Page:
Five years ago, when we asked ourselves these same questions, we arrived at the conclusion that the invention legal protection process should begin neither before nor after the prototype design and manufacturing process. They are processes that should coexist and remain active in parallel fashion.
When should I patent my invention?
Inventor, you’ve probably already searched for answers to: how much does it cost to patent your idea, what’s the process for patenting your idea and what does actual patent protection of your ideas consist of. However, at PROTOTÉCNICA, instead of answering the same questions for the umpteenth time, we urge you to switch the question to: When should I patent my invention?
THE BIG IDEA never comes to you by itself. It’s usually accompanied by a little voice in your head incessantly repeating “please let no one copy me” and, as of that moment, nothing else matters. Everything that has to do with tools to protect your idea … sounds good!
After doing a deep search in Google and not finding anything similar to your invention, you believe, mistakenly, that you’ve resolved the principal hypotheses and mitigated the main risks of the matter. Therefore, all attention, efforts and resources are directed toward the legal protection of the invention.
Here are the questions:
- What happens if after registering my invention, in the prototyping process, we discover that to get the best version of the product, the initial idea has to be changed substantially?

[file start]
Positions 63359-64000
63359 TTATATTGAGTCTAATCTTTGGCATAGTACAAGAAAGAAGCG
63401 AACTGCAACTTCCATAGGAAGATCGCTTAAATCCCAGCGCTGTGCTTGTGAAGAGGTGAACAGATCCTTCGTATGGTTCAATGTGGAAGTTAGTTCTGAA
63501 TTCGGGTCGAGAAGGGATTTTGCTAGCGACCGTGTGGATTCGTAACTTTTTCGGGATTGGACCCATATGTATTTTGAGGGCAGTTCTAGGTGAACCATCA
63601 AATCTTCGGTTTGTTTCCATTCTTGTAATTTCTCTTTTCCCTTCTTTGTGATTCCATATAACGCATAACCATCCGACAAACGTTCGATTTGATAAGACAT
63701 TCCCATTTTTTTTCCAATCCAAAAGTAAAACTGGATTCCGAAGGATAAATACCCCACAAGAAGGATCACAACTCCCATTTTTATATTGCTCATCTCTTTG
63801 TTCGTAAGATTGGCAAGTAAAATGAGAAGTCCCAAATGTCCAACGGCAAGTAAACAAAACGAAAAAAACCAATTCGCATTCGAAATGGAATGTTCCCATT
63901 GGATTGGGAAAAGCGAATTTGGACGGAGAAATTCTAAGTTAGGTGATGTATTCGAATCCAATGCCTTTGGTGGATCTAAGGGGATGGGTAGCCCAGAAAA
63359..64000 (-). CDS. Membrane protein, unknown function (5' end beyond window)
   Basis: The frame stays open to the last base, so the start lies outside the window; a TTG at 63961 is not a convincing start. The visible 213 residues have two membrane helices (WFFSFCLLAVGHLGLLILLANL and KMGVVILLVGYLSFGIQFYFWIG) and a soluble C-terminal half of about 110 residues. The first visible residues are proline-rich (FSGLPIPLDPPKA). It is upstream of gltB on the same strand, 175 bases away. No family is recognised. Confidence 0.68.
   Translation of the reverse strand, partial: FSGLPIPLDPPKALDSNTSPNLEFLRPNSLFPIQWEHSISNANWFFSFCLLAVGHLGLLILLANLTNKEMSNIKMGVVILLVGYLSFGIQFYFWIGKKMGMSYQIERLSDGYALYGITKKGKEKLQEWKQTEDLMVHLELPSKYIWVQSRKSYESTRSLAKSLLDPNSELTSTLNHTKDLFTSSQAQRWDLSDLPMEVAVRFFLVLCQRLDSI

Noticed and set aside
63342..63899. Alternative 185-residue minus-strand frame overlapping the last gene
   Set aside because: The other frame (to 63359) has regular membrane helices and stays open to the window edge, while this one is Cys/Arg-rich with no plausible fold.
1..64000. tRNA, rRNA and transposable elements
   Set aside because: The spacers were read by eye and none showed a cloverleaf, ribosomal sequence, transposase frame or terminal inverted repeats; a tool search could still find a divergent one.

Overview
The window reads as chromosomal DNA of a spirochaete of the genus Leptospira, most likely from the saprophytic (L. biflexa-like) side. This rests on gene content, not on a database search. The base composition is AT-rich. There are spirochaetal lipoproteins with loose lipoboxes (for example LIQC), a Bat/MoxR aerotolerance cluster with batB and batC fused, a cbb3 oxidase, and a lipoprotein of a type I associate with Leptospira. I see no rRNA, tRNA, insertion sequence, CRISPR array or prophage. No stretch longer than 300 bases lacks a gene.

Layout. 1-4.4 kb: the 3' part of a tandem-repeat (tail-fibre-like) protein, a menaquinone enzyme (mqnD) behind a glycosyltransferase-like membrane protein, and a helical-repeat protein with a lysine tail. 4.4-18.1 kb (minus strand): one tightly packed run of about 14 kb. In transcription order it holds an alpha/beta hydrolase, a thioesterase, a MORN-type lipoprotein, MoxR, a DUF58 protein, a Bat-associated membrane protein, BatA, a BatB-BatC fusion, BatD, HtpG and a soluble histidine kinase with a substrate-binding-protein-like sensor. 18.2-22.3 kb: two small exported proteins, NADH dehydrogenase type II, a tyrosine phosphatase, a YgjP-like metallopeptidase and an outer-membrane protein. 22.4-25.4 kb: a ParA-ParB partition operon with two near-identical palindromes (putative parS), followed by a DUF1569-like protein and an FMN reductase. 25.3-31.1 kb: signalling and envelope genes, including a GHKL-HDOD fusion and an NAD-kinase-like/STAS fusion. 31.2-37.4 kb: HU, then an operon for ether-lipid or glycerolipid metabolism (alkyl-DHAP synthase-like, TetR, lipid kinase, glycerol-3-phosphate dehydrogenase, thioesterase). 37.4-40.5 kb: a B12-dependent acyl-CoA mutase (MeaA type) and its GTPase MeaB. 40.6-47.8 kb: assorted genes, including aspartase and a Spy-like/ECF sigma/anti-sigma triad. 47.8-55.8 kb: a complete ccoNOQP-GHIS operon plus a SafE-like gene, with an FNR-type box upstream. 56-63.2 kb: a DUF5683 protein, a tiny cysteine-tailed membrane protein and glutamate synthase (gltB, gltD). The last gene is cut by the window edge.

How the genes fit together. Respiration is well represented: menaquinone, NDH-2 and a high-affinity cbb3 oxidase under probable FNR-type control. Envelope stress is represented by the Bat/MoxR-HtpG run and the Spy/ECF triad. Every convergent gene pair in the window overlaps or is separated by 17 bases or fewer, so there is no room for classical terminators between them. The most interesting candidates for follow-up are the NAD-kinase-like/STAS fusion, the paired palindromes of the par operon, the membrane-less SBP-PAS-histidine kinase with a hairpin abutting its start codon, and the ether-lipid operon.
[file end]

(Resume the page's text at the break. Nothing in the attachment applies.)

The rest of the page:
- Would it make more sense to patent or protect the invention when we already know, with all certainty, what the physical result of my working prototype will be like?
- Wouldn’t it suffice to sign a confidentiality agreement with the engineering team that will support me in materializing my invention, and thus protect a working invention?
- Would it be appropriate to obtain “innovation claim” proposals that actually add value to my invention and make a difference in the prototyping process?
If you’ve answered using common sense, I’m sure that right now you’re regretting having sought legal protection too soon. Don’t worry, this happens much more often than you think.
Below, we list what we consider to be the right steps for the process of kick-starting your
- Drafting a general description of the idea, defining the invention’s principal features and objectives.
- Defining the elements of the invention that are considered innovative.
- Conducting the prior art search, both for inventions geared toward resolving the same problems as your invention, as well as for the points that you have identified as innovative.
- Initiating the prototyping process, focusing on technical feasibility, future economic feasibility, as well as on any elements you intend to claim as innovative elements.
- Testing of functionalities on the prototype.
- Selecting the optimal method to protect the invention. (Does not need to be a patent).
- Initiating the protection process.
- Approaching the market.
- Prototype optimization.
- Business development.
If you would like to receive more information about this process, or would like us to help you understand what comprises each step, just contact us.
We hope that you find this post useful to make the best decisions based on your own answers.
Contact us now to receive a one-on-one explanation of when to patent an invention.
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